Square Trees Grow in New Hampshire


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Amy Quinton's Square Tree Story

Wonderfully clever! I had a hard time hearing the entire story because I was laughing so loud. Keep up the excellent work.

Square Trees

Square Trees- A Metaphor

It was an unusual Tuesday for me because it was both April fool’s day and MCAS testing. I sat on the obligatory whoopee cushion and got anointed with disappearing ink and finally I told my students that MCAS testing for today would be cancelled. Then, because I really don’t like to drag out the kind of jokes that inherently make people feel strange I gingerly, after a few staccato snaps that spark the rolling up of a the Hammond World Map, disclosed the words April Fool’s in yellow chalk, emblazoned on the blackboard.

It was a good day, and since I had an appointment after school, I missed most of ATC. After my appointment, I turned on NHPR and it seemed that I had missed the introduction to a piece on square trees. I first must tell you that I am a fourth grade teacher and I use the archive programs from NPR to augment my curriculum.
As I listened, I thought that it would be a great archived piece to use the next day. Before I played it, I planned to have my students brainstorm all of the cause and effect relationships that would result if trees were, in fact, square then I would play it and they would listen and we could discuss the pros and cons.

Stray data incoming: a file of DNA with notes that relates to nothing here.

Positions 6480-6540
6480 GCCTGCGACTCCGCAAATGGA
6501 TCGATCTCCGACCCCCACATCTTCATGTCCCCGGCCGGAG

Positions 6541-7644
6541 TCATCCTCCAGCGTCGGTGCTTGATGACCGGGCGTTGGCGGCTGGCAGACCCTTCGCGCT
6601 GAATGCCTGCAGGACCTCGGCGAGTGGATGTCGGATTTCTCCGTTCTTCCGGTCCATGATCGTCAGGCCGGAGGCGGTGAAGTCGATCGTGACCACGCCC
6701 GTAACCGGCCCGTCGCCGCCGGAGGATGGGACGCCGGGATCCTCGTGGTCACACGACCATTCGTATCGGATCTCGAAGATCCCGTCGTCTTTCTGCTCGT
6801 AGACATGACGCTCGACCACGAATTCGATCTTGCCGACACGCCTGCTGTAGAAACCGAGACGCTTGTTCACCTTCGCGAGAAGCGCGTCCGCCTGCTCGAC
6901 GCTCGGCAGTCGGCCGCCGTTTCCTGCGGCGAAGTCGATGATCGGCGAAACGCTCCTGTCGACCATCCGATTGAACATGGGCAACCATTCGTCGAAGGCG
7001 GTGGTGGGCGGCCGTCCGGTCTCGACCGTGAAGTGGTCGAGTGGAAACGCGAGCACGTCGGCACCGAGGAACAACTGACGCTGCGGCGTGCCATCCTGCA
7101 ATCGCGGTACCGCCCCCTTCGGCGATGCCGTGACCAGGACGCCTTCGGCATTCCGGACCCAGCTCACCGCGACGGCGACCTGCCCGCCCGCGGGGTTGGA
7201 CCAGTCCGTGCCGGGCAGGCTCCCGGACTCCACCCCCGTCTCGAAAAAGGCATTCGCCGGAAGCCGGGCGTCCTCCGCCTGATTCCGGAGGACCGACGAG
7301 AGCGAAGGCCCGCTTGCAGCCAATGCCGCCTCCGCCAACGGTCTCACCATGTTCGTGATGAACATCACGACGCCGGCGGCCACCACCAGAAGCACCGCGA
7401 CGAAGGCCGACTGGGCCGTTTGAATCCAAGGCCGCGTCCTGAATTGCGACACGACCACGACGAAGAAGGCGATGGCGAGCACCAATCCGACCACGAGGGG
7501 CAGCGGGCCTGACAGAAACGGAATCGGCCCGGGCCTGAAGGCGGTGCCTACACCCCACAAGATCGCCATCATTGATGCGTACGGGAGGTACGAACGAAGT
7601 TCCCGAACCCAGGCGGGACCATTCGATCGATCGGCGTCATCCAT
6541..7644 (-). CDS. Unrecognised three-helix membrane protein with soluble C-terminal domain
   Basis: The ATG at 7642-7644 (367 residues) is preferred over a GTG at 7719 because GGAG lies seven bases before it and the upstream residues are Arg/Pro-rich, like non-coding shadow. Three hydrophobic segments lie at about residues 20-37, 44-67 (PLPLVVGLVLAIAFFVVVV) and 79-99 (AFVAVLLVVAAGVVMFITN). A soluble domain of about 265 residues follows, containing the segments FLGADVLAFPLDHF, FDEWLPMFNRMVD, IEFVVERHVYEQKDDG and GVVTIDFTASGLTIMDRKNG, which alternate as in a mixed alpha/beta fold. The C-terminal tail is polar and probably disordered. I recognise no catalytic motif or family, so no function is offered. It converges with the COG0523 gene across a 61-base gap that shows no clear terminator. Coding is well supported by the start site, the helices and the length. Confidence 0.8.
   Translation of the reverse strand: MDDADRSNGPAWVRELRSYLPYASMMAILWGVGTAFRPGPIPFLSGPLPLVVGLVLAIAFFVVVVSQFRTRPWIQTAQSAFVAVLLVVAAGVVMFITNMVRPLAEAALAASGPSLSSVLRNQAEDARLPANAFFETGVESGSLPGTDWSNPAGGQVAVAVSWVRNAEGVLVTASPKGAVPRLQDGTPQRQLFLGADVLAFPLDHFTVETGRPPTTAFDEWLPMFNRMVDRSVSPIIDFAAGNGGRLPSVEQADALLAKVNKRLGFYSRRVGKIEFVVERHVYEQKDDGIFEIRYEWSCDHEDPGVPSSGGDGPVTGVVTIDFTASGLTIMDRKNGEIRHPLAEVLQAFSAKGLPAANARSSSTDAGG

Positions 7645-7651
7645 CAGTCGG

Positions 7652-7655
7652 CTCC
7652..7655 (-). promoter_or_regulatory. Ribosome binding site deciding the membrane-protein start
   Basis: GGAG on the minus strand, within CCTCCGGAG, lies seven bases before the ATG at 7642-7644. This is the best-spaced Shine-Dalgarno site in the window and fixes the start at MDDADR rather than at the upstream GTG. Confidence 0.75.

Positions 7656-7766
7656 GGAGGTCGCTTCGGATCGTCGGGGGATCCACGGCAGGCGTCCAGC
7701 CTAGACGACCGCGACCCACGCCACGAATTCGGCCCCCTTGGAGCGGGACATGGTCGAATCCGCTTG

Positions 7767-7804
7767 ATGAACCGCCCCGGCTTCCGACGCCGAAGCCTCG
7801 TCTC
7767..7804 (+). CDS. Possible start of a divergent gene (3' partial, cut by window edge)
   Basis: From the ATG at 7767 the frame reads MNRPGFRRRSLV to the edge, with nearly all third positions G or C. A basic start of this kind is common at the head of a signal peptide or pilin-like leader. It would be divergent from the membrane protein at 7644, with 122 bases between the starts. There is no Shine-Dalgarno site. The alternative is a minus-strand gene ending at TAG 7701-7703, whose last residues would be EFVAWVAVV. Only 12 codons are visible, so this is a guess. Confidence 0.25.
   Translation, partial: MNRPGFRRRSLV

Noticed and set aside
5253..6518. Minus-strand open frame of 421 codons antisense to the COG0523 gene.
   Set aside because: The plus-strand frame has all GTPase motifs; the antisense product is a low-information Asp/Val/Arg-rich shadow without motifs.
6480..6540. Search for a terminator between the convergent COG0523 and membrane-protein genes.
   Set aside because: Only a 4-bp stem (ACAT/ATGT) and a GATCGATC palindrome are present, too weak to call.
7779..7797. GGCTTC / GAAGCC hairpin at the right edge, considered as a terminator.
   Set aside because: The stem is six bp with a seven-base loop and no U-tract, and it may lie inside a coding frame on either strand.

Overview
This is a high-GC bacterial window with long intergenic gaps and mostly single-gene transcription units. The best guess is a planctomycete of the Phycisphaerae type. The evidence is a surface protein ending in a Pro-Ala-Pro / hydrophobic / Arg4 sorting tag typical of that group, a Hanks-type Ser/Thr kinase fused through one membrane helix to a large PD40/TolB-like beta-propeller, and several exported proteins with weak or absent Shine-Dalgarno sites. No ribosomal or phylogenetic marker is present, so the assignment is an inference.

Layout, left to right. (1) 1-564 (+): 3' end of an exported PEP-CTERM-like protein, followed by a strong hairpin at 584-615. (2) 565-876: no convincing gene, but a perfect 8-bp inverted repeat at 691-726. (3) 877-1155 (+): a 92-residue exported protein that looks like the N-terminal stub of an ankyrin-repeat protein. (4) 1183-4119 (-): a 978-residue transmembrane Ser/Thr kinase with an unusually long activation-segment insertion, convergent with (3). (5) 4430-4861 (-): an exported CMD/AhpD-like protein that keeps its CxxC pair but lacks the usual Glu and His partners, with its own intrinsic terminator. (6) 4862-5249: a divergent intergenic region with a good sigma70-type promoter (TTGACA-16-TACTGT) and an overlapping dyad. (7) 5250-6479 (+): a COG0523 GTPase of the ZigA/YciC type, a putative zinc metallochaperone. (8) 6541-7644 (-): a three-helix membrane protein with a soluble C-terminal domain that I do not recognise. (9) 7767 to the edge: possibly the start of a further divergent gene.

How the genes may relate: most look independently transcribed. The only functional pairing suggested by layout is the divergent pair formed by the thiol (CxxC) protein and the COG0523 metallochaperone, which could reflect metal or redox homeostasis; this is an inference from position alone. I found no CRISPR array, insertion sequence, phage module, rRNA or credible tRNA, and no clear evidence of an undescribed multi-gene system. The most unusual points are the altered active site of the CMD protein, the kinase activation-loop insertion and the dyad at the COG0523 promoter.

The next day when I went to call up the program from the day before, I had some difficulty so I called NHPR. I dialed the number and the phone began to ring. Now, before I pick up the phone, I want to remind you that this story took place on April Fool’s day.
The woman’s voice said, NHPR, How can I help you?

Before I got 10 words into the conversation asking how to find the Square Tree Story on the archives, she interrupted and said, “You fell for the April Fool’s spoof.

Well, I don’t think that is necessary for me to elaborate on how I felt. The woman said hold on and I will get Amy Quintin, the person who wrote the article.
Amy and I talked about the whole spoof and she explained how the Forest Society had been working on the spoof all year. I felt like I had just been sitting at the radio listening to HG Wells’s War of the Worlds spoof and had reacted to it like many thousands of people did many years ago back in 1953. I suppose that you could say that I got “War of the Worlded!” I believed it all!

During the day following my experience after I worked through my feelings of stupidity and gullibility, I began to think why a reasonably intelligent person would believe something like this?

It hit me! When I hear reputable people speak, I as most people tend to do, believed it and also with the way that our world is being controlled by people who put the dollar before ethics, this just seemed to be the next ridiculous event that I usually respond to by saying, “Why not, everything else is so screwed up why not this?”